Mortgage rates continued to rise amid fears of inflation and geopolitical uncertainty. The 30-year fixed-rate mortgage averaged 4.42% in the week ending March 24, up from 4.16% the week before, according to Freddie Mac.

The 30-year fixed-rate mortgage increased by more than a quarter of a percentage point as mortgage rates across all loan types continued to move up, said Sam Khater, Freddie Mac’s chief economist.

“Rising inflation, escalating geopolitical uncertainty and the Federal Reserve’s actions are driving rates higher and weakening consumers’ purchasing power,” said Khater. “In short, the rise in mortgage rates, combined with continued house price appreciation, is increasing monthly mortgage payments and quickly affecting homebuyers’ ability to keep up with the market.”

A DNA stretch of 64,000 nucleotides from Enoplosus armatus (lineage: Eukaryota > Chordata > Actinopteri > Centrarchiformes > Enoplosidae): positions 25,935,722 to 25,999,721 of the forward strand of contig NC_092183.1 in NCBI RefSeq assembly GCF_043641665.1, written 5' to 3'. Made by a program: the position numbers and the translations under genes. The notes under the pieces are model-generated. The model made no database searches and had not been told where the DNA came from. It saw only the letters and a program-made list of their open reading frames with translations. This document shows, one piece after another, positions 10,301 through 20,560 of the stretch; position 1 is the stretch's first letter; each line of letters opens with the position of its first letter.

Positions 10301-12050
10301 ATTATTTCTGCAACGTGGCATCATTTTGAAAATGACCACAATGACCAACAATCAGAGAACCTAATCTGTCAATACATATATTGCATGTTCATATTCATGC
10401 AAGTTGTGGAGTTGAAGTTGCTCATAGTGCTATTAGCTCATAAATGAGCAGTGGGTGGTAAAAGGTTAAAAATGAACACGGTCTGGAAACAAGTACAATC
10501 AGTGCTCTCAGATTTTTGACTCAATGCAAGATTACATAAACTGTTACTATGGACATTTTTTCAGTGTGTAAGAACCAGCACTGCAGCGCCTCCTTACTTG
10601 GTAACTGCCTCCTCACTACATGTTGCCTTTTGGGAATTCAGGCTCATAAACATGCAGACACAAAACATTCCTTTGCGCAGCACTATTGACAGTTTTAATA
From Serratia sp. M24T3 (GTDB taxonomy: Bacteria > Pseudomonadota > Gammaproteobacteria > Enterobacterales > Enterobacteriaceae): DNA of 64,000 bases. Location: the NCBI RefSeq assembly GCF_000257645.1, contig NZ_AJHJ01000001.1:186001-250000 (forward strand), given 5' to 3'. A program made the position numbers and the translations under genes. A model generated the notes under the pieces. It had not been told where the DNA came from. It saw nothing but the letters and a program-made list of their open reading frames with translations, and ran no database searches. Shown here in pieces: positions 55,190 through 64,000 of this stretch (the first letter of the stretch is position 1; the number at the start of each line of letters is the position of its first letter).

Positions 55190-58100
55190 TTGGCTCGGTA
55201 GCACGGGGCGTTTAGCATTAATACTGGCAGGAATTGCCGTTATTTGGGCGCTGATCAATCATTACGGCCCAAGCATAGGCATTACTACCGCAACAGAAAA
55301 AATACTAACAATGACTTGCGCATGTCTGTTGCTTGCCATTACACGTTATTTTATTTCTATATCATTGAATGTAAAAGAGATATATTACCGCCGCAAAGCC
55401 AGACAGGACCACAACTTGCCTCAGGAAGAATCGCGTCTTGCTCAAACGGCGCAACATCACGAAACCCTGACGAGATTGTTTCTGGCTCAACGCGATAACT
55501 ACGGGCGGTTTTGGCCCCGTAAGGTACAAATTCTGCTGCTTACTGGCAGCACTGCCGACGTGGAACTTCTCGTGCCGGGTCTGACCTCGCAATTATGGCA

Rates rose as investors reacted to comments made by Federal Reserve Chairman Jerome Powell on Monday that inflation is “much too high,” and the Fed might exercise the option of larger 50 basis point increases in the funds rate in upcoming meetings, said George Ratiu,’s manager of economic research.

“The main takeaway is that mortgage rates are likely to push toward 5.0% before the end of the year, with lenders anecdotally reporting quotes around 4.75% for the 30-year fixed rate,” Ratiu said.

That means the window for record breaking low mortgages has closed, he said, and a return toward mortgage rates that are more typical of what we have seen the past two decades. At today’s rate, the buyer of a median-priced home is spending more than $300 per month more on their monthly payment than they did a year ago, Ratiu said.

“For buyers and sellers, this spring will offer a period of transition, in which high prices will combine with rising interest rates to challenge budgets already contending with high inflation,” Ratiu said.